What Carney is getting at here is the fact that an assessment of liability will change the valuation of an asset. This includes what is commonly referred to as “stranded assets”, in particular fossil fuel reserves — and the plants that process and burn them — will become useless is a world focused on carbon-free energy.  But it also includes a much greater class of assets that could become stranded, for example real estate on properties that experience frequent and increasing flooding. After the world has seen enough primary property loss and secondary liability loss due to impacts like rising seas our markets will compensate by devaluing at risk assets.

Conclusion

Climate science has been warning us for decades that the impacts of unbridled emissions are on the horizon, but what Carney adds to the conversation is the translation of the risks into financial terms. As acceptance and information about climate change increase so too does the desire to find innovative solutions that build resilience into how we do business and navigate the risks.  Being informed about the potential impact of sea level rise and extreme weather events can help industry and government adapt and keep out of the deep waters of rising seas.

 

By Sam Irvine

Climate Change and the Maritime Industry

Maritime shipping boat
Maritime shipping is particularly vulnerable to climate change. (Image source: www.internationalshipping.com)

If there is a front line in the war on climate change, it is the world’s coasts. And if there will be casualties from the hard-fought battle, the hardest hit could be the maritime shipping industry.  This was the case in 2005 when Hurricane Katrina charged into Louisiana, battered the Port of Gulfport, handily tossed aside shipping containers, prompting $250 million worth of repairs.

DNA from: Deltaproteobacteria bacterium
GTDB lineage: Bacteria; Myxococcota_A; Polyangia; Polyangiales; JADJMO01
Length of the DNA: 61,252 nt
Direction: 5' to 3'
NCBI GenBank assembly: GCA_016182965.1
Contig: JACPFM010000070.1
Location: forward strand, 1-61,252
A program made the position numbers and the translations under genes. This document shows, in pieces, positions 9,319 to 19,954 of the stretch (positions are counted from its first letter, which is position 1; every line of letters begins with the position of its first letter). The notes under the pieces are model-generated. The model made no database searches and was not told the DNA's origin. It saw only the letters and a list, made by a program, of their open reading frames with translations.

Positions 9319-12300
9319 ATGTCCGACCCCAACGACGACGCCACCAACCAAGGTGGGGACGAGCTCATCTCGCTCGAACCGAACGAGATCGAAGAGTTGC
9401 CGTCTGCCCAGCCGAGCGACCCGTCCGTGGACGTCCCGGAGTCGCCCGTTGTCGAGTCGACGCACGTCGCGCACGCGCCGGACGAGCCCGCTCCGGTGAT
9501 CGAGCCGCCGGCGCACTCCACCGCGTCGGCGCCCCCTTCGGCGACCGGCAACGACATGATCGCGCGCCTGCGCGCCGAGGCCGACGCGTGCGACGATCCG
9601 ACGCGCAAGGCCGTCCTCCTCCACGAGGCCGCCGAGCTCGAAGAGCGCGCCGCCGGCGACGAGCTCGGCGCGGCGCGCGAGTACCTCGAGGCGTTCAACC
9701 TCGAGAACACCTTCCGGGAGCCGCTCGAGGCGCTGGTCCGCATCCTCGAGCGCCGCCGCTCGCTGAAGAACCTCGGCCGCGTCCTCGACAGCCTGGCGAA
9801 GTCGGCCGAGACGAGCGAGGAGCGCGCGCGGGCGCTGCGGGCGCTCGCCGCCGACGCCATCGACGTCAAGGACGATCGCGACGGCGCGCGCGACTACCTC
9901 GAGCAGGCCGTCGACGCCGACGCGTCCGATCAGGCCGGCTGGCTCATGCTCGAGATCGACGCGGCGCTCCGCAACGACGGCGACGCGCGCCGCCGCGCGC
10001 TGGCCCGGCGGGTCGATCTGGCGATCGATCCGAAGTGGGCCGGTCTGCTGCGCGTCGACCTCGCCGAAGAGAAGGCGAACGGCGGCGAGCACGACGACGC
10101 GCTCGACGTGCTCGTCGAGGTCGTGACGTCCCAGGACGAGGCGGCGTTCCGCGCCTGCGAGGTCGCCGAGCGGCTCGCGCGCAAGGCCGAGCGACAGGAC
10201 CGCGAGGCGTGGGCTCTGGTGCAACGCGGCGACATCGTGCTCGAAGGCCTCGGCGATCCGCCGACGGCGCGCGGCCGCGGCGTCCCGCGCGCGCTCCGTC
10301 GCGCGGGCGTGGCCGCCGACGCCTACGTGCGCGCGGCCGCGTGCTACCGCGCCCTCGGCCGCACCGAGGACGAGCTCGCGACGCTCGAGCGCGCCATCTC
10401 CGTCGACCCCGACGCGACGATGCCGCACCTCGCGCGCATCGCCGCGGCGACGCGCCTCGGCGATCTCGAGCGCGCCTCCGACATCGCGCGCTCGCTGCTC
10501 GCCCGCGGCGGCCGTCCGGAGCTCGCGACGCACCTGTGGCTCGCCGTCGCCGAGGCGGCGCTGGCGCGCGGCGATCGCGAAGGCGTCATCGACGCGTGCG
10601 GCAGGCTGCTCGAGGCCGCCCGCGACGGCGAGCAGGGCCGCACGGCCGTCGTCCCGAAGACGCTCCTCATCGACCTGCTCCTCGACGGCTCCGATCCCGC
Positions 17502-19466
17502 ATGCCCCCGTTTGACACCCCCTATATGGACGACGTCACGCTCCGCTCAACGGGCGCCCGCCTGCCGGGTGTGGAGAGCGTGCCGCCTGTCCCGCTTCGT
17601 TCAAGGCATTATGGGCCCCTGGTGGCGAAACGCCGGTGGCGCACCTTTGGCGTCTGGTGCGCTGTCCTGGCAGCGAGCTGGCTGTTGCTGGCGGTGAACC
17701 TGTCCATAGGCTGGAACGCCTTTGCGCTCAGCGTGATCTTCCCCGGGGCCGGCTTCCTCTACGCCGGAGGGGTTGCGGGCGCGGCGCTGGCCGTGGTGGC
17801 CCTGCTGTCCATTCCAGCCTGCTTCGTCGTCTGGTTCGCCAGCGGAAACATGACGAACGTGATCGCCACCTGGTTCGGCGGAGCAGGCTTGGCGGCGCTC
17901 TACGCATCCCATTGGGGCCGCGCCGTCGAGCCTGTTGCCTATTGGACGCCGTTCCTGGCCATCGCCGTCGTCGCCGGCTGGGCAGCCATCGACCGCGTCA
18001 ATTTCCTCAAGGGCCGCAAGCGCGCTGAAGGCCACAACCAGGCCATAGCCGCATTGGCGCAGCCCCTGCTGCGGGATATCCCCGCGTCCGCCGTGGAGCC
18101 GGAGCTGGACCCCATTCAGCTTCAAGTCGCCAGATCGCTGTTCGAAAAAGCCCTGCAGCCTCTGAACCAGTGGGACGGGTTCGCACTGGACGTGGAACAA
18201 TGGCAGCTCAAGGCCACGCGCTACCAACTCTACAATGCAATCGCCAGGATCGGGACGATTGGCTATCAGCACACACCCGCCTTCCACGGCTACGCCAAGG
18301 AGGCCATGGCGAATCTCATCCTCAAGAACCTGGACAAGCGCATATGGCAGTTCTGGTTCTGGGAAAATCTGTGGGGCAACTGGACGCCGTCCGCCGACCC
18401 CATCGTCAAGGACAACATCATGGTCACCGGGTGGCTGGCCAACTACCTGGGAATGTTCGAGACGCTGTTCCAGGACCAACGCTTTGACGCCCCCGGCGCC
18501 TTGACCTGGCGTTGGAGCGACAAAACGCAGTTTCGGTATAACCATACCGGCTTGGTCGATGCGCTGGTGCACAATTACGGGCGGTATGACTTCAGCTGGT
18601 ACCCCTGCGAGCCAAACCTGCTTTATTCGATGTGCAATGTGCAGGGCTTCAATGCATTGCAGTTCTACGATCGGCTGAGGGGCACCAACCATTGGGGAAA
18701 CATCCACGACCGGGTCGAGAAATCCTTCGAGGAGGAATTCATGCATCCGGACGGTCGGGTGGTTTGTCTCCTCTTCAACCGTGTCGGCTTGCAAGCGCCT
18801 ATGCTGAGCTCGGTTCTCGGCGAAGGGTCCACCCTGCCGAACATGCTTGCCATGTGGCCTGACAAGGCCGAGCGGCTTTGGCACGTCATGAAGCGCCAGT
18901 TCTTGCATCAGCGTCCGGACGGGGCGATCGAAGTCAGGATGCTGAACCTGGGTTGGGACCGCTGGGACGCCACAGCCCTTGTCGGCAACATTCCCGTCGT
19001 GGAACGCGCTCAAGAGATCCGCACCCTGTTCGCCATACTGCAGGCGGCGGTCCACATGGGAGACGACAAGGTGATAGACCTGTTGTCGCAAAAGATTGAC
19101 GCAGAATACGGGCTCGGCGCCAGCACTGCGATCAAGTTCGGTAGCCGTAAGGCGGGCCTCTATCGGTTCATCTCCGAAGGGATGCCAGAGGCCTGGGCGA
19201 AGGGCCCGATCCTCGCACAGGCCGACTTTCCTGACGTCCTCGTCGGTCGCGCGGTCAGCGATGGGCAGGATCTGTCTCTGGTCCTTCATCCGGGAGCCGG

The maritime shipping industry, comprised primarily of ports and shipping companies, is positioned in a truly difficult spot when it comes to dealing with the adverse effects of climate change, which will be hitting the industry from all angles.

First and foremost, sea level rise – caused by melting glaciers and the expansion of ocean water as it warms – threatens port infrastructure, which is by necessity situated at sea level. It’s worth noting that the rate of sea level rise is slow and varies a great deal from location to location. According to a 2011 survey, many ports note that they tend to plan with less than a 10-year outlook, although infrastructure is built to last multiple decades. So although sea level rise will occur at what may seem like a snail’s pace, the change is certainly large enough to be a factor when considering the current state of the industry’s planning and building practices.

Ships pile up on land after Hurricane Katrina